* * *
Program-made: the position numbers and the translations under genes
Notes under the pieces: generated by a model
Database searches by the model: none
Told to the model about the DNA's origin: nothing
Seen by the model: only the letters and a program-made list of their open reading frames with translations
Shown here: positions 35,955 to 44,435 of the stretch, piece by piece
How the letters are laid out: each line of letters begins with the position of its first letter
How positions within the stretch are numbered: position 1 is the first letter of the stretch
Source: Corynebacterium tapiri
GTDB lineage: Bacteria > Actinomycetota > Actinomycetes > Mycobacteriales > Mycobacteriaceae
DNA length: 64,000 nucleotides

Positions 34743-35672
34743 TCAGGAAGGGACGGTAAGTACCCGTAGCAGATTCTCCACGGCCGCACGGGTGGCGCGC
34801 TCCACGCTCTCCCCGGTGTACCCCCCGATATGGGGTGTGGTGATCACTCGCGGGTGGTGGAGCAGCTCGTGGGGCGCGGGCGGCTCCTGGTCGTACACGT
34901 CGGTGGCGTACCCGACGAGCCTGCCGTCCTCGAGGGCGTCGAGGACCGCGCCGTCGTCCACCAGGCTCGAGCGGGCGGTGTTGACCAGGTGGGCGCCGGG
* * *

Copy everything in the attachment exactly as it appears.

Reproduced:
Program-made: the position numbers and the translations under genes
Notes under the pieces: generated by a model
Database searches by the model: none
Told to the model about the DNA's origin: nothing
Seen by the model: only the letters and a program-made list of their open reading frames with translations
Shown here: positions 35,955 to 44,435 of the stretch, piece by piece
How the letters are laid out: each line of letters begins with the position of its first letter
How positions within the stretch are numbered: position 1 is the first letter of the stretch
Source: Corynebacterium tapiri
GTDB lineage: Bacteria > Actinomycetota > Actinomycetes > Mycobacteriales > Mycobacteriaceae
DNA length: 64,000 nucleotides

Positions 34743-35672
34743 TCAGGAAGGGACGGTAAGTACCCGTAGCAGATTCTCCACGGCCGCACGGGTGGCGCGC
34801 TCCACGCTCTCCCCGGTGTACCCCCCGATATGGGGTGTGGTGATCACTCGCGGGTGGTGGAGCAGCTCGTGGGGCGCGGGCGGCTCCTGGTCGTACACGT
34901 CGGTGGCGTACCCGACGAGCCTGCCGTCCTCGAGGGCGTCGAGGACCGCGCCGTCGTCCACCAGGCTCGAGCGGGCGGTGTTGACCAGGTGGGCGCCGGG